During the war they served in every major campaign and when no longer fit for front line service were used in escort roles in rear areas as well as in a variety of training and support roles. By the end of the war the surviving ships of both classes were worn out and a number were decommissioned and some scrapped even before the end of hostilities. Those that survived the war were all decommissioned by 1946 and most scrapped between 1945 and 1948.

During Second World War 9 of the Wickes Class were sunk in battle, and 7 were sunk or destroyed in other ways. 5 were later sunk as targets and the remaining ships were all scrapped. A total of 20 of the Clemson Class were lost either in battle or to other causes including those lost and Honda Point.

800px-USS_Peary_Memorial_Darwin

USS Peary Memorial

The brave Sailors that manned these ships in peace and war become fewer in number every day as the Greatest Generation passes. It is a sad testimony that none of these ships were preserved as a memorial; however the Australians have a memorial at Darwin dedicated to the USS Peary DD-226 which was sunk with 80 of her crew during the Japanese raid on that city’s port on 19 February 1942. The memorial has one of her 4” guns pointed in the direction of the wreck of the Peary. A memorial to the USS Ward which showcases her #3 4” gun which sank the Japanese midget sub is located on the Capitol Grounds in St. Paul Minnesota.

The ships of the Wickes and Clemson classes were iconic, and their crews were heroic. Though none are left we should never forget the valiant service of these ships during both World Wars.

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Filed under History, Navy Ships, US Navy, World War II at Sea, world war one

Flush Decks and Four Pipes: The Wickes and Clemson Class Destroyers

USS Pope DD-225

The destroyers of the Wickes and Clemson classes defined the destroyer force of the U.S. Navy. In 1916 with the advent of the submarine as an effective weapon of war the Navy realized that its pervious classes of destroyers were insufficient to meet the new threat. Likewise the lack of endurance of earlier destroyers kept them from vital scouting missions since the U.S. Navy unlike the Royal Navy or Imperial German Navy maintained few cruisers for such missions.

USS Paul Jones DD-230 late war note 3 stacks and radar

The Naval Appropriation Act of 1916 included the authorization of 50 Wickes Class destroyers to compliment 10 new battleships, 6 battlecruisers and 10 light cruisers with the goal of building a Navy second to none.  The new destroyers were designed for high speed operations and intentionally designed for mass production setting a precedent for the following Clemson class as well as the destroyer classes built during the Second World War.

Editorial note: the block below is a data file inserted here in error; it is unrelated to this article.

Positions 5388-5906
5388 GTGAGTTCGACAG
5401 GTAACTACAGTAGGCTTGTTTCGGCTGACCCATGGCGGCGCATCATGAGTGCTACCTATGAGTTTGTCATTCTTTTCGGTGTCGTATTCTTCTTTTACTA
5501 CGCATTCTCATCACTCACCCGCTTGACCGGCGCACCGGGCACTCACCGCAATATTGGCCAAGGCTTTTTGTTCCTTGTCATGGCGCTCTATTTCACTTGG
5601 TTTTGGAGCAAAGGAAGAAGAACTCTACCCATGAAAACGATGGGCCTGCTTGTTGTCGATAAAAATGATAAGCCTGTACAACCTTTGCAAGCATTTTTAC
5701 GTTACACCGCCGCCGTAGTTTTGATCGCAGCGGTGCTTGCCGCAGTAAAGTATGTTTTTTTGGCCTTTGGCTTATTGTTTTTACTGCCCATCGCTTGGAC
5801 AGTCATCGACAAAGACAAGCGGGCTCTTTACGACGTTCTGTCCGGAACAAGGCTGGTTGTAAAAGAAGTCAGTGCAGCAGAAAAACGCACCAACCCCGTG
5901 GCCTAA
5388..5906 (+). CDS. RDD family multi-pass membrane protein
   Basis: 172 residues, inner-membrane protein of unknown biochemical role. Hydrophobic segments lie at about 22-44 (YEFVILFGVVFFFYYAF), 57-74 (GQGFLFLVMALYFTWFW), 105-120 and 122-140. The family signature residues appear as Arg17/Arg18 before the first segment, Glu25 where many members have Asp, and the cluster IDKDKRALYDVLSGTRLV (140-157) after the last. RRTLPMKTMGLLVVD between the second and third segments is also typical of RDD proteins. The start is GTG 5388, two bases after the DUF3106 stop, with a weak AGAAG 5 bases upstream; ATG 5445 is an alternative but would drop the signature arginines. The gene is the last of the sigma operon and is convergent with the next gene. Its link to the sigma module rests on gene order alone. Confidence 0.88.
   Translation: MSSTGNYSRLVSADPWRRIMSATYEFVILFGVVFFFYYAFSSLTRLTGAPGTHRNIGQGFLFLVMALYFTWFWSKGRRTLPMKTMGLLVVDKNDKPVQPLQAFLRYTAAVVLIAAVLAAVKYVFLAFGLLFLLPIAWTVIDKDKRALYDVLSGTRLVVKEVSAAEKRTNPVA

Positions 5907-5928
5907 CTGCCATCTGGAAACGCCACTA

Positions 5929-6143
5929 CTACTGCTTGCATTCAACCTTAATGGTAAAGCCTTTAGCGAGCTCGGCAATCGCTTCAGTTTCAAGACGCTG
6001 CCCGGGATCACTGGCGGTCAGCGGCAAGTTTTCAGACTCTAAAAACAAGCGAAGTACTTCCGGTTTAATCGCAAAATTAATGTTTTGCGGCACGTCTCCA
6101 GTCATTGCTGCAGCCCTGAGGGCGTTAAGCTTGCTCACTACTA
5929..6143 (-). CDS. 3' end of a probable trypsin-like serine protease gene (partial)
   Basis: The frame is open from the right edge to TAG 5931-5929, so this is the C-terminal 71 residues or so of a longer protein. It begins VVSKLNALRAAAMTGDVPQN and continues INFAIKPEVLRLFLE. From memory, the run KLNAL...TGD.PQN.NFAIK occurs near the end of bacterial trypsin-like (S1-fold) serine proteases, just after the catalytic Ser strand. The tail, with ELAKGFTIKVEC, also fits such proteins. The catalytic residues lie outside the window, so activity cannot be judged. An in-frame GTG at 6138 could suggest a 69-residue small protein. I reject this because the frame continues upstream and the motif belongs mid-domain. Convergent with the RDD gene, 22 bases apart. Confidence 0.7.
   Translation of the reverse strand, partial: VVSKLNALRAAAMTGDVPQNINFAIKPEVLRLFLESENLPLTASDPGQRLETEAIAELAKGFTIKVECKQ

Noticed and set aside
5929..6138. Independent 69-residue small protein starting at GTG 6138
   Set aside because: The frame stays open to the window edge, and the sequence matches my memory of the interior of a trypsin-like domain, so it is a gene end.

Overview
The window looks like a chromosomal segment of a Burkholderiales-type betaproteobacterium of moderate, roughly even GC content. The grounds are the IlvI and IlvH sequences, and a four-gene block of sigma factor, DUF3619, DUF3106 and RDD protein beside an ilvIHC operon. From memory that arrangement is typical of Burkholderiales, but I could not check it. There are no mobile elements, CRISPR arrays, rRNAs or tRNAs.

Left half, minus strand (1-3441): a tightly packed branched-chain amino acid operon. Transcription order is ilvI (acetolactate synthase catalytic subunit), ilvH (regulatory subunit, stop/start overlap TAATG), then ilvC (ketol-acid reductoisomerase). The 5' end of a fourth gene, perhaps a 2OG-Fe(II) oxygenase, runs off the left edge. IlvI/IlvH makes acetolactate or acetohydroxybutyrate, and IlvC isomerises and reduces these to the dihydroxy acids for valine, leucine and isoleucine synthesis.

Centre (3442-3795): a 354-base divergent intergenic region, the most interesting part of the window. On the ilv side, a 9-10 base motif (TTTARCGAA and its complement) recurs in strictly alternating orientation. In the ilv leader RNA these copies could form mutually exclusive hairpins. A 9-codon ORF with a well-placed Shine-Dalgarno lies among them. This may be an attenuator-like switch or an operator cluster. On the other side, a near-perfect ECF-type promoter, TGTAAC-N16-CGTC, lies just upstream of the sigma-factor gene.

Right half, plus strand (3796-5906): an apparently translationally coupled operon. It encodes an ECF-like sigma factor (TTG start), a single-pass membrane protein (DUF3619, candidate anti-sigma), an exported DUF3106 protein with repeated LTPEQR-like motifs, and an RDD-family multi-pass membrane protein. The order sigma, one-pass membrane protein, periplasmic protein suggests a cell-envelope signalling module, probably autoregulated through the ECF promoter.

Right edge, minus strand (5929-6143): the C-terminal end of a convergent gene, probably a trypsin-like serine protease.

USS Boggs DMS-3

The Wickes Class had a designed speed of 35 knots in order to be able to operate with the new Omaha Class light cruisers and Lexington Class Battlecruisers in the role of scouting for the fleet. They were flush-decked which provided additional hull strength and their speed was due to the additional horsepower provided by their Parsons turbines which produced 24,610 hp.  They were 314’ long and had a 30 foot beam. Displacing 1247 tons full load they were 100 tons larger than the previous Caldwell class ships.  They were armed with four 4 inch 50 caliber guns, one 3” 23 caliber gun and twelve 21” torpedo tubes.

USS Crosby APD 17

Although they were very fast they proved to be very “wet” ships forward and despite carrying an additional 100 tons of fuel they still lacked range.  Due to the realization the U-Boat war required more escorts the order for Wickes Class ships was increased and 111 wear completed by 1919.

The Wickes Class was followed by the Clemson Class which was an expansion of the Wickes class being more tailored to anti-submarine warfare.  They had a greater displacement due to additional fuel tanks and mounted the same armament had identical dimensions and were capable of 35 knots but had a larger rudder to give them a tighter turning radius. 156 ships of the class were completed.

In the inter-war years a number of each class were scrapped and 7 of the Clemson Class from DESRON 11 were lost in the Honda Point Disaster of September 8th 1943.